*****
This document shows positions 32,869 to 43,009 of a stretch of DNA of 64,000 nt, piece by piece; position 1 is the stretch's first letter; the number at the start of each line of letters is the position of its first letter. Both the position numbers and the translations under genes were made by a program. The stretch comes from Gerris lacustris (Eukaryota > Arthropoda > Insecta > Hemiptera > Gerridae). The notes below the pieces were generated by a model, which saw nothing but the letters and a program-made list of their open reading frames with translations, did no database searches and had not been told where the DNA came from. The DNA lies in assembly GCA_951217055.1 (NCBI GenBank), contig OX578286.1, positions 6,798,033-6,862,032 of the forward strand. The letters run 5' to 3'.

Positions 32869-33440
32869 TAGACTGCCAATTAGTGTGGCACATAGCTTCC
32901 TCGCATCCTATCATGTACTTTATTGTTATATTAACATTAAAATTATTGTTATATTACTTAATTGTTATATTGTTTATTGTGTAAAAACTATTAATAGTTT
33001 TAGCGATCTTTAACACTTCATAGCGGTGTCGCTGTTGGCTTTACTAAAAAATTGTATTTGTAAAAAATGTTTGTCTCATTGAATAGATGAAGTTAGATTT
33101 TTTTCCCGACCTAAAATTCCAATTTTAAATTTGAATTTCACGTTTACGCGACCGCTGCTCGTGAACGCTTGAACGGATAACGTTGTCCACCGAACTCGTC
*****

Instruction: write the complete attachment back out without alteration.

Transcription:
This document shows positions 32,869 to 43,009 of a stretch of DNA of 64,000 nt, piece by piece; position 1 is the stretch's first letter; the number at the start of each line of letters is the position of its first letter. Both the position numbers and the translations under genes were made by a program. The stretch comes from Gerris lacustris (Eukaryota > Arthropoda > Insecta > Hemiptera > Gerridae). The notes below the pieces were generated by a model, which saw nothing but the letters and a program-made list of their open reading frames with translations, did no database searches and had not been told where the DNA came from. The DNA lies in assembly GCA_951217055.1 (NCBI GenBank), contig OX578286.1, positions 6,798,033-6,862,032 of the forward strand. The letters run 5' to 3'.

Positions 32869-33440
32869 TAGACTGCCAATTAGTGTGGCACATAGCTTCC
32901 TCGCATCCTATCATGTACTTTATTGTTATATTAACATTAAAATTATTGTTATATTACTTAATTGTTATATTGTTTATTGTGTAAAAACTATTAATAGTTT
33001 TAGCGATCTTTAACACTTCATAGCGGTGTCGCTGTTGGCTTTACTAAAAAATTGTATTTGTAAAAAATGTTTGTCTCATTGAATAGATGAAGTTAGATTT
33101 TTTTCCCGACCTAAAATTCCAATTTTAAATTTGAATTTCACGTTTACGCGACCGCTGCTCGTGAACGCTTGAACGGATAACGTTGTCCACCGAACTCGTC